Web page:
The teachers at the school of Carl von Linné (or Carl Linnaeus) were in agreement that they were disappointed in his performance and advised his father, who was a priest, not to expect his son to advance much in his studies, for they found him neither intelligent nor talented. They thought that it would be better for his father to find a manual job suitable for his son and let him pursue that instead.
However, despite all their troubles and setbacks, von Linné’s parents sent him to university to study medicine. Lacking in financial means, they paid only a small portion of the fees for his studies. Were it not for the compassion and aid of a benefactor, whom von Linné had become acquainted with on the University campus, poverty would have had the upper hand on him.
Contrary to his parents’ wishes, von Linné was not interested in the field in which he was studying. Rather, he was interested in the field of botany. He had been interested in plants since his childhood, inheriting this aptitude from his father. His father’s garden was overflowing with beautiful plants. Since his childhood his mother used to give him a flower as a way to calm him down whenever he was upset or crying.
During his studies at Medical School, he came across a work written by a French botanist. He set his heart on the contemplation of the mysteries of plants. In those days, one of the questions which drew the attention of the scholars of botany was the correct method of classification of plants and vegetables. Von Linné succeeded in innovating a particular method, using binomial nomenclature, as the basis of classification of the plants, which was well received.
The work which he had published on the subject provided him with the opportunity to apply for a position at the University in this field. He displayed his talent at the same university where he was engaged in studies. However, he was unable to obtain the position due to the envy of some of his contemporaries.
Von Linné became intoxicated with his success. It was the first time in his life that he had tasted the pleasure of success and therefore did not give any importance to failing to attain the University position. He organized a scientific mission and prepared for a long journey in order to carry out a study of nature. Among the necessities for his journey, he had taken a suitcase, a few undergarments, a magnifying glass, and a few papers. He then set out on foot, all alone.
He covered a distance of seven thousand kilometers. Facing extraordinary difficulties, he returned with a great quantity of knowledge and data for analysis. In 1735, three years after that event, he moved to Hamburg. He had found that in Sweden, his home country, he had not managed to obtain steady work.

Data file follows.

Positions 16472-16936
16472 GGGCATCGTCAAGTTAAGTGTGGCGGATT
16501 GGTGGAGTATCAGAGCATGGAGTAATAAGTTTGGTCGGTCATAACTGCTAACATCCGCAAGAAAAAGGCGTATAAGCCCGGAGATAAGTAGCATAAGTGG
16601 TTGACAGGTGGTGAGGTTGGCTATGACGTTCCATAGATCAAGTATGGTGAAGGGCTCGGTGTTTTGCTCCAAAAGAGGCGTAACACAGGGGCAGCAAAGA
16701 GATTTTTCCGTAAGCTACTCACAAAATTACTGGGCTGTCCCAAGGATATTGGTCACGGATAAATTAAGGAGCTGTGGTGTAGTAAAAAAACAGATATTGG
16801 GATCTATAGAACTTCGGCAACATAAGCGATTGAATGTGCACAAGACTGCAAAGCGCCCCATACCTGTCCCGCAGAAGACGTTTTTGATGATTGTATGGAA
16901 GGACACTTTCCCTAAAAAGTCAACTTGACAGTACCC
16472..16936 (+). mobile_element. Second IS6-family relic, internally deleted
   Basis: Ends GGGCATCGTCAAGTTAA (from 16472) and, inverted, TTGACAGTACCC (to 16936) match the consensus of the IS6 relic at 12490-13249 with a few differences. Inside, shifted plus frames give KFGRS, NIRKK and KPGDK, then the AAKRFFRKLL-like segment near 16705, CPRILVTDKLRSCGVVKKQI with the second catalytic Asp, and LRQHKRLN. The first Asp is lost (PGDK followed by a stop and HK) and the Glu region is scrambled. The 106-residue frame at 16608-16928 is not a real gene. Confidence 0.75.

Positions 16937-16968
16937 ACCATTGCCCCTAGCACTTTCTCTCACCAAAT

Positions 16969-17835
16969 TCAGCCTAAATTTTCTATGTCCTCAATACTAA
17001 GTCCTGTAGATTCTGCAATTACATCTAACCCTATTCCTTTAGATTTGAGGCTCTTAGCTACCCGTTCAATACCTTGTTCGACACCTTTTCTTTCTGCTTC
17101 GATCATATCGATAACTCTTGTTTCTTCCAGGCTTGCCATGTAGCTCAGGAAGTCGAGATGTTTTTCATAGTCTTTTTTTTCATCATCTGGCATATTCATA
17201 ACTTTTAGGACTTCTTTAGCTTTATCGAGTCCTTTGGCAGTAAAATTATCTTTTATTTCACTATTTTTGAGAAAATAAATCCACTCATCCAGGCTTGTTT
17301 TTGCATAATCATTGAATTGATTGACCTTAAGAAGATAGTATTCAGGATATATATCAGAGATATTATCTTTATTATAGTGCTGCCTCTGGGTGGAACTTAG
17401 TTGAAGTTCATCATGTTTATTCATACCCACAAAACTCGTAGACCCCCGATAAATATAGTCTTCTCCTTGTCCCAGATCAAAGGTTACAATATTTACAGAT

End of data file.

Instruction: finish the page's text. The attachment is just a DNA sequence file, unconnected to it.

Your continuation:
On visiting one of the museums in Hamburg, he was shown one of their treasures by the director. It was supposedly a snake with seven heads. The heads were not only similar to that of a snake, but they bore resemblance to that of a weasel too. However, von Linné soon discovered that it was a fake and made his observation public. The local mayor became enraged with the visitor and ordered his expulsion.
Von Linné continued on his journey. On the way, he completed his thesis on medicine and managed to publish his own work in the city Leiden under the title ‘System of Nature’. This work earned him good standing.
A rich citizen in Amsterdam asked him to oversee his exquisite and unparalleled gardens. By accepting this position, he succeeded in becoming financially stable and getting the opportunity to rest that he needed. Owing to his beneficent supporter, von Linné was able to visit France and devote himself to the collection of different species of plants in the forests of Meudon.
In the end, he became homesick and yearned for his motherland. He returned to Sweden, but this time, his home country came to appreciate his true value and gave the man, who had been once been dismissed by his school supervisors as unqualified, the acclaim which his genius, perseverance and iron will deserved.1
- 1. The History of Science by P. Rousseau, p. 382 and 383.